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Richard Burr: ‘If You Lie to Us, We’re Going to Go After You’

Senate Intelligence chairman alludes to Mueller plea agreement with Michael Cohen

Senate Intelligence Chairman Richard M. Burr, right, appeared with Vice Chairman Mark Warner on Friday. (Bill Clark/CQ Roll Call file photo)
Senate Intelligence Chairman Richard M. Burr, right, appeared with Vice Chairman Mark Warner on Friday. (Bill Clark/CQ Roll Call file photo)

Senate Intelligence Chairman Richard M. Burr said that Thursday’s guilty plea by Michael Cohen, President Donald Trump’s former attorney, should be seen as a clear warning.

“It’s a loud message to everybody that is interviewed by our committee, regardless of where that prosecution comes from: If you lie to us, we’re going to go after you,” Burr said Friday. “Our mandate is at the end of this to get as close to the clear truth as we possibly can, and we can’t do it on conjecture. We’ve got to do it on facts.”

The North Carolina Republican was appearing alongside Vice Chairman Mark Warner, D-Va., and Majority Whip John Cornyn of Texas at a forum hosted by the University of Texas in Austin.

Burr made clear the Cohen situation was not an isolated case.

“I don’t want you to get us mixed up with Bob Mueller’s special prosecutor investigation. We have no criminal responsibilities. If we identify a crime in our investigation that has been committed, we refer it to the special prosecutor,” Burr said, referring to former FBI Director Robert S. Mueller III. “I won’t tell you the number of times, but we have made referrals to the special prosecutor.”

It was fairly clear that Burr was alluding to this week’s legal action in the Southern District of New York.

“One of them, one instance just highlighted of late was the special prosecutor made the indictment yesterday using the transcripts of interviews we have done in our committee to indict somebody for lying to Congress,” the North Carolina Republican said, a reference to Cohen.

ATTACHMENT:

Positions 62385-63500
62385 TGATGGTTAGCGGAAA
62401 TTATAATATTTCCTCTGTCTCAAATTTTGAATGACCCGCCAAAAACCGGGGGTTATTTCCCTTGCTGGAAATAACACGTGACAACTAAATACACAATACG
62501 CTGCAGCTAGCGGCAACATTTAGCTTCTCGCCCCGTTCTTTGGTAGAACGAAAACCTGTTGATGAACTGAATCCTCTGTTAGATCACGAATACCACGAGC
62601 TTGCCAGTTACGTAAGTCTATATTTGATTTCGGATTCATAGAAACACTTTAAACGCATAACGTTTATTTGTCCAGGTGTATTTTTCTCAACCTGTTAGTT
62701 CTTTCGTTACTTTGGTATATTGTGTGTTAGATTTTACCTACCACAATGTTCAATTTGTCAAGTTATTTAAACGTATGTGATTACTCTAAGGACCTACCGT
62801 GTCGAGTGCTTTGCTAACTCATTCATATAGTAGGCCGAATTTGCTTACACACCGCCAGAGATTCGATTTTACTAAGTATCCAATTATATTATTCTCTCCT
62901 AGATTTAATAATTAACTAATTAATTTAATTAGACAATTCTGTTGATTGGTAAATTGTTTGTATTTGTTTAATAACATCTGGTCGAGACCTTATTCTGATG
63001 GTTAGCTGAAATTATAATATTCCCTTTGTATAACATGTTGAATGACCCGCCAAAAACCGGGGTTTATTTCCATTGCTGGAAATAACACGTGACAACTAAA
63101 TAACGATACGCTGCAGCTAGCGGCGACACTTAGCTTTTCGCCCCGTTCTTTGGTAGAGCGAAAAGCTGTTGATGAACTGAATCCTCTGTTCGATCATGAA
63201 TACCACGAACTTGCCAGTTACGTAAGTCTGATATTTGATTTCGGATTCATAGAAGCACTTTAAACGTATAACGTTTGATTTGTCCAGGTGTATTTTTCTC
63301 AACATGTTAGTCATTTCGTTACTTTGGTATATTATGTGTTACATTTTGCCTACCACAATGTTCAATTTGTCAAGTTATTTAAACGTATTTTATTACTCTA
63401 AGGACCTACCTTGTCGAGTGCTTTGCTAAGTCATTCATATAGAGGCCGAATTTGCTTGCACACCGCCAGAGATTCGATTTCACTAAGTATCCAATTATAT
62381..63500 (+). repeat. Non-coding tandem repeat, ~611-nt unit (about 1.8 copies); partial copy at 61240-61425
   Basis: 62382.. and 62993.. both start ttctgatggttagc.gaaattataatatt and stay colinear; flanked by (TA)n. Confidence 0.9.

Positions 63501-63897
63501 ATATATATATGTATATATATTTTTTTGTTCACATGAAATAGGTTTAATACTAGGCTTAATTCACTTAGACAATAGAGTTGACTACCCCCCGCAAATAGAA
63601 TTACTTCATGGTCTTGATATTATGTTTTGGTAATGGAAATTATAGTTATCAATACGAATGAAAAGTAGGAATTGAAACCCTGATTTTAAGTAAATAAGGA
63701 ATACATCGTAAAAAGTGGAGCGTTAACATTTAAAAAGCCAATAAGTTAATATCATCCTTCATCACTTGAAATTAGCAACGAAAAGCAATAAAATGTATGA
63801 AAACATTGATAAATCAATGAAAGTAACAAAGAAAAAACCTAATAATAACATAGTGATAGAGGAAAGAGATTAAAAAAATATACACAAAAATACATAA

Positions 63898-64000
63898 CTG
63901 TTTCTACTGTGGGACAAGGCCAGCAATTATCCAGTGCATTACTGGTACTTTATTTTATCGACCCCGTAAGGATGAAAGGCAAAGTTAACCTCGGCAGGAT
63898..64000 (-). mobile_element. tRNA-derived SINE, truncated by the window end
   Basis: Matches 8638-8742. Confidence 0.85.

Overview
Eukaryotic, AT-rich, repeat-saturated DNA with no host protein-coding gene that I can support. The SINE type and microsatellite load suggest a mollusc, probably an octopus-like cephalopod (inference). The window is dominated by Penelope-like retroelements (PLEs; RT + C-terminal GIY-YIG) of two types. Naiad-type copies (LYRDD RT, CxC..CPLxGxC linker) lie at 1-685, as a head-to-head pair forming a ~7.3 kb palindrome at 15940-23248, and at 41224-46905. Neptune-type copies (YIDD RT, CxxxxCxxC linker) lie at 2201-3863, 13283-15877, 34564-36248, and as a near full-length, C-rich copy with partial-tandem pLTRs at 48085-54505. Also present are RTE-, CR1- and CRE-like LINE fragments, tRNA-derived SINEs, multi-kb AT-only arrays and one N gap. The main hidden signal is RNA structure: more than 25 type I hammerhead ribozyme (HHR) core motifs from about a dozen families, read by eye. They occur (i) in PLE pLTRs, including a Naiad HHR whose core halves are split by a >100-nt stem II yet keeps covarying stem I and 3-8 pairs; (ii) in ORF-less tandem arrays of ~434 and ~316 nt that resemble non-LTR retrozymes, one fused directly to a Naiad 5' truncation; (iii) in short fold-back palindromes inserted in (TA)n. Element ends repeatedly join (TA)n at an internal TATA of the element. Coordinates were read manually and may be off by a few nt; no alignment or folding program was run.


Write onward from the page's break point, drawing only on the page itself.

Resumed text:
Burr said that the committee was regularly going back over previous interviews as new information has come to light regarding the investigation of Russian interference.

“I think the myth out there was that we did interviews and never read them,” Burr said later at the same event. “We continue to go back and look at the testimony we’ve been given and we weigh it against any new information that might be out there.”

The chairman also held open the possibility that potentially uncooperative witnesses could even be held in contempt of Congress before the panel finishes its probe.

“We have made referrals from our committee to the special prosecutor for prosecution. In a lot of cases those might be tied to lying to us,” he said.

“We’ve not held anybody in contempt to this point,“ Burr added. “I’m not sure I’ll be able to finish it and say that, but our congressional tools are limited. They’re not as extensive as the special prosecutor’s got.”

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